Definition of Ground

1. Noun. The solid part of the earth's surface. "He dropped the logs on the ground"

2. Verb. Fix firmly and stably. "Anchor the lamppost in concrete"
Exact synonyms: Anchor
Generic synonyms: Fasten, Fix, Secure
Derivative terms: Anchor

3. Noun. A rational motive for a belief or action. "The grounds for their declaration"
Exact synonyms: Reason
Generic synonyms: Rational Motive
Specialized synonyms: Occasion, Account, Score, Wherefore, Why
Derivative terms: Reason

4. Verb. Confine or restrict to the ground. "After the accident, they grounded the plane and the pilot"
Generic synonyms: Confine, Hold, Restrain

5. Noun. The loose soft material that makes up a large part of the land surface. "They dug into the earth outside the church"
Exact synonyms: Earth
Specialized synonyms: Moraine, Diatomaceous Earth, Diatomite, Kieselguhr, Saprolite, Dirt, Soil
Generic synonyms: Material, Stuff
Derivative terms: Earth, Earth, Earthy

6. Verb. Place or put on the ground.
Generic synonyms: Lay, Place, Pose, Position, Put, Set

7. Noun. A relation that provides the foundation for something. "He worked on an interim basis"
Exact synonyms: Basis, Footing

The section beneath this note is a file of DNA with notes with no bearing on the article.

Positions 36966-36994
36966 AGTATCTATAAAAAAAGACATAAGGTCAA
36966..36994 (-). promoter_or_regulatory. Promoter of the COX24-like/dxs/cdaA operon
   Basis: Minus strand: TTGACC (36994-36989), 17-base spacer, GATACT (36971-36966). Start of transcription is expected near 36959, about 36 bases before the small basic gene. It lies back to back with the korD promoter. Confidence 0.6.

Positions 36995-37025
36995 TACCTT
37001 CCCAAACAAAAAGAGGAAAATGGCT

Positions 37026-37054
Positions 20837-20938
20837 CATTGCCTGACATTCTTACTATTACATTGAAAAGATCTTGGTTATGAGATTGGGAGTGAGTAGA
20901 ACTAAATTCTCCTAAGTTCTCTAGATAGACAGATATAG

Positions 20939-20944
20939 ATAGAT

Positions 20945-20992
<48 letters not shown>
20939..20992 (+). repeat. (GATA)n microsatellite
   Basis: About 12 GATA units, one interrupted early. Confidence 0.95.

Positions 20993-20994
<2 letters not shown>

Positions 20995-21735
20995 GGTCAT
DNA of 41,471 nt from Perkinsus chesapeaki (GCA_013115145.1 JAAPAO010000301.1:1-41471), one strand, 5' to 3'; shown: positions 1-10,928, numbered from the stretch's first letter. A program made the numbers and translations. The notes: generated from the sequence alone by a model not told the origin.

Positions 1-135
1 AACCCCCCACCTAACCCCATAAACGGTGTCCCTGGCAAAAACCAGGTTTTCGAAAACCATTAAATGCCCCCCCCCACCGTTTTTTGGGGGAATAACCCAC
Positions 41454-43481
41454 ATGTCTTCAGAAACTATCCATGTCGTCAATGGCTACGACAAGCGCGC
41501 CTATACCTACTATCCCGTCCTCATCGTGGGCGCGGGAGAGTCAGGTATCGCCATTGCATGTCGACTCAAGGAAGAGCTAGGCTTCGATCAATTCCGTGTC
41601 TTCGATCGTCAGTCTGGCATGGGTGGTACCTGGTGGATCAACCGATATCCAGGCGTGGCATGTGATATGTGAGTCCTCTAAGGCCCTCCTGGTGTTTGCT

Generic synonyms: Foundation
Specialized synonyms: Common Ground

8. Verb. Instruct someone in the fundamentals of a subject.
Generic synonyms: Instruct, Learn, Teach

9. Noun. A position to be won or defended in battle (or as if in battle). "They fought to regain the lost ground"
Generic synonyms: Military Position, Position

10. Verb. Bring to the ground. "The storm grounded the ship"
Exact synonyms: Run Aground, Strand
Causes: Run Aground
Generic synonyms: Land

11. Noun. The part of a scene (or picture) that lies behind objects in the foreground. "He posed her against a background of rolling hills"
Exact synonyms: Background
Generic synonyms: Aspect, Panorama, Prospect, Scene, View, Vista

12. Verb. Hit or reach the ground.
Exact synonyms: Run Aground
Generic synonyms: Arrive At, Attain, Gain, Hit, Make, Reach

13. Noun. Material in the top layer of the surface of the earth in which plants can grow (especially with reference to its quality or use). "Good agricultural soil"

14. Verb. Throw to the ground in order to stop play and avoid being tackled behind the line of scrimmage.
Category relationships: Football, Football Game
Generic synonyms: Throw

15. Noun. A relatively homogeneous percept extending back of the figure on which attention is focused.
Generic synonyms: Percept, Perception, Perceptual Experience
Antonyms: Figure

16. Verb. Hit a groundball. "He grounded to the second baseman"
Category relationships: Baseball, Baseball Game
Generic synonyms: Hit
Derivative terms: Grounder